JISPIL Vol 8 Issue 1 2012 - A3

Conflicts of interests in the conventional and Islamic securitisation
Dr Muhammed Korotona


1. Introduction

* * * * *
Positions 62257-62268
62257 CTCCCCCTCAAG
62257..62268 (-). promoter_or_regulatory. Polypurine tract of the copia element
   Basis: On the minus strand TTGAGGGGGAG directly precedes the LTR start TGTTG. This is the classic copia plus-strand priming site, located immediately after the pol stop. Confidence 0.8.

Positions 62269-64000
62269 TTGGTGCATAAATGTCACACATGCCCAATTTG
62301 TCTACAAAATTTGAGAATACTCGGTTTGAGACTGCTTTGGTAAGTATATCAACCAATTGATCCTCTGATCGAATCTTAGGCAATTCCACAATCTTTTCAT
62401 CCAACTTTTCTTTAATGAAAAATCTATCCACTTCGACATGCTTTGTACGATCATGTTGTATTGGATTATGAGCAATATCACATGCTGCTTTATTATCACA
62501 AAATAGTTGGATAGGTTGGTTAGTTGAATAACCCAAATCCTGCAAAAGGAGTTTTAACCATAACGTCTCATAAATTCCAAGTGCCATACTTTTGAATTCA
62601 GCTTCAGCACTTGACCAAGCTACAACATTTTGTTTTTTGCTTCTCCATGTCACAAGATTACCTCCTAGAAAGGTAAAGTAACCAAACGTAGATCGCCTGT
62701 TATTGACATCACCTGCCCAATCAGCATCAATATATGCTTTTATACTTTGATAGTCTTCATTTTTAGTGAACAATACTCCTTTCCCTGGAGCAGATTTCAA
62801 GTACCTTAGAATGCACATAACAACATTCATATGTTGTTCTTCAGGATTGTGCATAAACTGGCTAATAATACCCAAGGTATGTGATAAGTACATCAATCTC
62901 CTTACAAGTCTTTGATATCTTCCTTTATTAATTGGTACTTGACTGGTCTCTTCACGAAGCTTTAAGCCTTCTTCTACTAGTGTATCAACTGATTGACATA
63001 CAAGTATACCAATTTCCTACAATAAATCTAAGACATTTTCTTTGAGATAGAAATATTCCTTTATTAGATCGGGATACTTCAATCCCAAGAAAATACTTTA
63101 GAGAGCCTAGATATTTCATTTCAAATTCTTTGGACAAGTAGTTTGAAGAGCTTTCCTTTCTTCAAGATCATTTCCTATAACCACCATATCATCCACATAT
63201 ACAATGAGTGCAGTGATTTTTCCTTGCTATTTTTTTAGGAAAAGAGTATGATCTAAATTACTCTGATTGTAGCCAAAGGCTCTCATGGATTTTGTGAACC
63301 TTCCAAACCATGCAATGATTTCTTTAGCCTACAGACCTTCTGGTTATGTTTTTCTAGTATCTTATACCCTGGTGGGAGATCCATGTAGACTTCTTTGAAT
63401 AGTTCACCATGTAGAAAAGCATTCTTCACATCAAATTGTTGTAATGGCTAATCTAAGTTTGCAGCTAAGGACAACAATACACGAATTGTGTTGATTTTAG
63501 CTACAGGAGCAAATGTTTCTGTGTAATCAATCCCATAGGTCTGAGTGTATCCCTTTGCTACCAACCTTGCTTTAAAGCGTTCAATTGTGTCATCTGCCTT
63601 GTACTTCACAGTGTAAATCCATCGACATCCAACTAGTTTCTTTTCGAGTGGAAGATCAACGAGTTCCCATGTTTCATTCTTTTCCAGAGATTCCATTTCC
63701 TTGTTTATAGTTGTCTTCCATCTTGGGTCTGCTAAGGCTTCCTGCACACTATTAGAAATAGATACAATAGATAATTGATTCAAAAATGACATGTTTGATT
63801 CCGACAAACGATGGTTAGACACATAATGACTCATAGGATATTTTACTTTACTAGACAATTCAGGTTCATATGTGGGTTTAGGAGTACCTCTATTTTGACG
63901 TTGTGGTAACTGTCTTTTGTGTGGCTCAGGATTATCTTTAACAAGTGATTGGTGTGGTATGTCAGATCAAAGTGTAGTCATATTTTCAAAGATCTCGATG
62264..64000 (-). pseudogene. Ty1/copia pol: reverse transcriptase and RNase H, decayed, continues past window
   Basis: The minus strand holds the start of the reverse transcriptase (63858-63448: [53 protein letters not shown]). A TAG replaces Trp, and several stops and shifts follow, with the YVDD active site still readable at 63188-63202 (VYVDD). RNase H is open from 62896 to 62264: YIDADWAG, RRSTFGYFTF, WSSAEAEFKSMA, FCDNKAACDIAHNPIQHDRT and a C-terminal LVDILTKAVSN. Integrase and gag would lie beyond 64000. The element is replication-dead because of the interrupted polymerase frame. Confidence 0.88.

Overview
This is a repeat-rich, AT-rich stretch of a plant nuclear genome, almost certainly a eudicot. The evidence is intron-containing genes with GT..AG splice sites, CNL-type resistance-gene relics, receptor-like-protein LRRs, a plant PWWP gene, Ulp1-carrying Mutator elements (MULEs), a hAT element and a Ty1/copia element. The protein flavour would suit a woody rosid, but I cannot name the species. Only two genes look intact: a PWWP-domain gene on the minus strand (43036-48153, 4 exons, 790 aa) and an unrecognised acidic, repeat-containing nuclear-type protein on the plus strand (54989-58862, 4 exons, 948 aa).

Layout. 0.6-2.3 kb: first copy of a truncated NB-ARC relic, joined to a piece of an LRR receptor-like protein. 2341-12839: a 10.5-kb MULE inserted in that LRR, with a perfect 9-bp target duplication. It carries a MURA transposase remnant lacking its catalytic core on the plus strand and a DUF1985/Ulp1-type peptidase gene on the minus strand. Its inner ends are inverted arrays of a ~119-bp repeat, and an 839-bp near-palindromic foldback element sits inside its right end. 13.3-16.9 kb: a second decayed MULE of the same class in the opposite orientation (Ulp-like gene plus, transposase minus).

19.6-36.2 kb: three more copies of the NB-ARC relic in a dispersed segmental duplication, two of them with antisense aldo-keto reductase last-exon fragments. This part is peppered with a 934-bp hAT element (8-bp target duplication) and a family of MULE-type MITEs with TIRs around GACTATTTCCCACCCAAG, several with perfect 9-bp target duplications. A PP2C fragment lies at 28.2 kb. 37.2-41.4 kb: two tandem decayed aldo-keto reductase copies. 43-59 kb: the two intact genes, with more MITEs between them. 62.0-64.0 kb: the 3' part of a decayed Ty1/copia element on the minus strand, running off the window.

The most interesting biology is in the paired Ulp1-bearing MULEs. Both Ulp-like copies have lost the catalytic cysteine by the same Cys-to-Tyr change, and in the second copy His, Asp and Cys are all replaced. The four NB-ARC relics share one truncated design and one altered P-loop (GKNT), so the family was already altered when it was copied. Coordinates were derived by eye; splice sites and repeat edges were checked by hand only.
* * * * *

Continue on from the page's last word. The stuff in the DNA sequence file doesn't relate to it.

The 2007-2008 financial crisis observed the demise of the securitisation market, and this caused doubts on the viability of conventional securitisation and its underlying ethos. In the wake of such a market failure the financial industry and legal scholars have been in search of alternatives to the conventional securitisation. Some suggested that Islamic securitisation could provide an answer to this market failure. In theoretical terms the most causes of the 2007-2008 crisis can be pin downed to market failures owing to conflict of interests of conventional securitisation. It is the instances of market failures that provide a justification for the new regulation to correct misaligned incentives1. In this scenario, when one resorts to the ‘Islamic securitisation’, it simply means resorting to this new regulation in the wake of the global market failure.


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